Some of the numbers are dazzling, some are exhausting, and many are a mix of both—and still, somehow they work. The songs, by Marc Shaiman and Scott Wittman, are one of the movie’s weak points: In general, they have a flocked-wallpaper quality, at once aggressive and anonymous. But a few of them, like the music-hall high kicker, “A Cover Is Not the Book,” and a ballad about mourning those we’ve lost, “The Place Where the Lost Things Go,” stand out in relief. Lin-Manuel Miranda plays a lamplighter, Jack, and wisely, the movie doesn’t try to turn him into Mary’s love interest. Instead, the two simply get lots of chances to sing and dance together, and they play off one another like old friends—every shuffle and twirl is a gesture of mutual admiration, played, with a touch of vaudevillian broadness, for the benefit and delight of the audience.
Marshall doesn’t always have perfect control over his creation. He grabs for brass-ring obviousness in places where subtlety is what’s needed: In the editing, he uses too many reaction shots of Miranda laughing and grinning. As likable as Miranda is, we don’t need him to signal to us that we’re supposed to be having a good time. But he and his cinematographer Dion Beebe know how to present Blunt’s Mary to best effect: She’s sly and mysterious, generous in only an offhanded way. There’s something vaguely sinister about the character of Mary Poppins: This woman shows up out of nowhere to create illusions that little kids believe to be real, only to reassure them later that they imagined it all, or maybe they didn’t. You really shouldn’t mess with little kids’—or anyone’s—heads that way. But that’s part of the genius of the character: She throws you off your footing, and your thinking shifts by a half-turn, just enough to make a difference. Blunt, both businesslike and mildly flirtatious, with a know-it-all smile, captures that essence beautifully. You’re drawn to her even as you’re a little afraid of her. In that sense, she’s closer to Travers’s original vision of the character than she is to Julie Andrews’s interpretation, as indelible as the latter is.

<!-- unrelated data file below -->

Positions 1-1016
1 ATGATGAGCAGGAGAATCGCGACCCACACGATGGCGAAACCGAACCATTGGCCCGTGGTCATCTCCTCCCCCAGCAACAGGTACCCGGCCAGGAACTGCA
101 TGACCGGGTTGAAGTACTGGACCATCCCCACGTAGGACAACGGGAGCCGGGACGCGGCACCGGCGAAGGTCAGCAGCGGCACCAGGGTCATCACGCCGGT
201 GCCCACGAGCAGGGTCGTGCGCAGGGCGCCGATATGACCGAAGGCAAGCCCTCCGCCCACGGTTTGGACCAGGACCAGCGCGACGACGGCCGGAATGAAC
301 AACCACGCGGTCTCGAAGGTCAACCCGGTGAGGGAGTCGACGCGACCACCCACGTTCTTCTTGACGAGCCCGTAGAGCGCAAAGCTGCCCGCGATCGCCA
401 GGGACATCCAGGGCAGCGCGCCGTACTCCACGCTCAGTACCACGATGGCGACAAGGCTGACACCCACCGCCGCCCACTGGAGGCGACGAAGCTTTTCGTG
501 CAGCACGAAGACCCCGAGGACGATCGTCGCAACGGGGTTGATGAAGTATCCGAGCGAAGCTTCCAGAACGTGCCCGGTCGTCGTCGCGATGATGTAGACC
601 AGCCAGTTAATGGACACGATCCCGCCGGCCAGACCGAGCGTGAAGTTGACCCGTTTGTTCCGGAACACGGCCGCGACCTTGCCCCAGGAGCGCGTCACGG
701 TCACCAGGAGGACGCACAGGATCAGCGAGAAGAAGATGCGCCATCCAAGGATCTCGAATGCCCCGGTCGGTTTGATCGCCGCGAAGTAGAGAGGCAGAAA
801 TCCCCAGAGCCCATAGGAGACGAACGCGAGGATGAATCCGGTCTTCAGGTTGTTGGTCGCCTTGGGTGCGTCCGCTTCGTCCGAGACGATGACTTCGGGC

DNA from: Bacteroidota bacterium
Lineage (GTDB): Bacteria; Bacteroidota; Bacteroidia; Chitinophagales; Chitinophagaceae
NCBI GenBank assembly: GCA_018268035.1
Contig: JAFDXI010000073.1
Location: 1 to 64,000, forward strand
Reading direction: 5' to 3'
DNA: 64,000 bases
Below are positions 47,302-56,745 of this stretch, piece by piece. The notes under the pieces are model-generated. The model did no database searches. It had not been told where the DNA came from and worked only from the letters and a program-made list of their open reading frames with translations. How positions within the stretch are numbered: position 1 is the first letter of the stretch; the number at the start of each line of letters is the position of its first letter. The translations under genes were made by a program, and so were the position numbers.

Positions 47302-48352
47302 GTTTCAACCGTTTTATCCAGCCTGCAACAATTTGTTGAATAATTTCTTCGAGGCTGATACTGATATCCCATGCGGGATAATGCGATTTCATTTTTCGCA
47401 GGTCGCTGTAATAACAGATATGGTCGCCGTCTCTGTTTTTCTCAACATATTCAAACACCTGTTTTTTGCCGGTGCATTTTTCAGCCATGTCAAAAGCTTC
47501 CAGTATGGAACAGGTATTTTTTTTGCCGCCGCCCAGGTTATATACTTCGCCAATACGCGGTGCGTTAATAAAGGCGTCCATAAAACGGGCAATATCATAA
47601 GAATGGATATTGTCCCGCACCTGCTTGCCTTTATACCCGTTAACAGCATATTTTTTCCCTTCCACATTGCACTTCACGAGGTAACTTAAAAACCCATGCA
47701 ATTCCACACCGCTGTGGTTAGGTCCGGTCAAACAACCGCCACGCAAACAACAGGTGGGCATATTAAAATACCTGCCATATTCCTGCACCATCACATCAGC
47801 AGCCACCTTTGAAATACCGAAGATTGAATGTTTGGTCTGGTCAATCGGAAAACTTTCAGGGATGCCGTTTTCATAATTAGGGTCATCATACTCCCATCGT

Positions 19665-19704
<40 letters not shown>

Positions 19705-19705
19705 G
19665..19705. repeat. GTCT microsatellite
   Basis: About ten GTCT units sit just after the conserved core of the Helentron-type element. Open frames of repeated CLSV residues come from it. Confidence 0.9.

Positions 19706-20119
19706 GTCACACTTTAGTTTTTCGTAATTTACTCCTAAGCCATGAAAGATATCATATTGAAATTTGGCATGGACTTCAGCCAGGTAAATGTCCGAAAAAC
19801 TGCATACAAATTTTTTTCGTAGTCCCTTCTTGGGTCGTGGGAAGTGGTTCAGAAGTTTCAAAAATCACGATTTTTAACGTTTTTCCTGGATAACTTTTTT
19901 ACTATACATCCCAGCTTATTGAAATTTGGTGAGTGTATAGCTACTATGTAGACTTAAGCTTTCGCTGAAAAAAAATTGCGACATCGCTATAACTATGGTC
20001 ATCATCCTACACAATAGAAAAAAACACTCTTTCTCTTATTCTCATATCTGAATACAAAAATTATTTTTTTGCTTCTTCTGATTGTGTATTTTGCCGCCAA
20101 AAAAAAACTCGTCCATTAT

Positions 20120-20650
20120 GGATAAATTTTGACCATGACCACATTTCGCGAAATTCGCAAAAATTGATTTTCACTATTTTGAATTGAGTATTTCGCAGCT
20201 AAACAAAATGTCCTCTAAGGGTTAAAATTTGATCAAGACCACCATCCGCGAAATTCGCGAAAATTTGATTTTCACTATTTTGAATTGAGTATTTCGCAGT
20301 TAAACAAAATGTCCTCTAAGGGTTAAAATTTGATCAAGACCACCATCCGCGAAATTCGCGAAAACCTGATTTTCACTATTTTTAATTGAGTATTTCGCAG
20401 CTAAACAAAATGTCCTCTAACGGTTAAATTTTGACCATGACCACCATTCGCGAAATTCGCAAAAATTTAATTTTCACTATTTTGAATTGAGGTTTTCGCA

Marshall, to his credit, knows that anyone who was affected by the earlier film is likely to approach this one with caution, if not outright hostility. He and Beebe take care to honor the look of the original, particularly in the movie’s dazzling centerpiece, the “Cover Is Not the Book” number, a blend of live action and 2D animation that’s almost hallucinatory in its festooned excess—I mean that as a compliment. And Sandy Powell’s costumes are so astonishing it would be hard to imagine the movie without them. The children, in their little belted coats and Fair Isle berets, are like mini-grownups, lending some dignity to the state of childhood without betraying its energy or spirit. Mortimer’s Jane has a wardrobe of loose, sensible tweed trousers jazzed up with vests, blouses and scarves in grasshopper greens and watermelon pinks. (One remarkable jacket, made of Shetland wool in fairy-tale forest colors, incorporates stripes and miniature checks—it may sound kooky, but the effect is pure joy.)
But the most extraordinary costumes are the ones Powell has devised for that partially animated sequence: The human actors, newly dropped into a cartoon world, wear dresses, coats and trousers in muted mauves and blues and roses that appear to have been brushed on the cloth with watercolors. The details—buttons and bows, ruffles and stripes—look as if they’ve been drawn on with black ink. This tromp l’oeil illusion is so magnificent that afterward, you might think you’d dreamed it. Mary Poppins, eminently sensible and preferring to cultivate the same respect for rationality in others, might assure you that you did. This time, ignore her and trust your own eyes.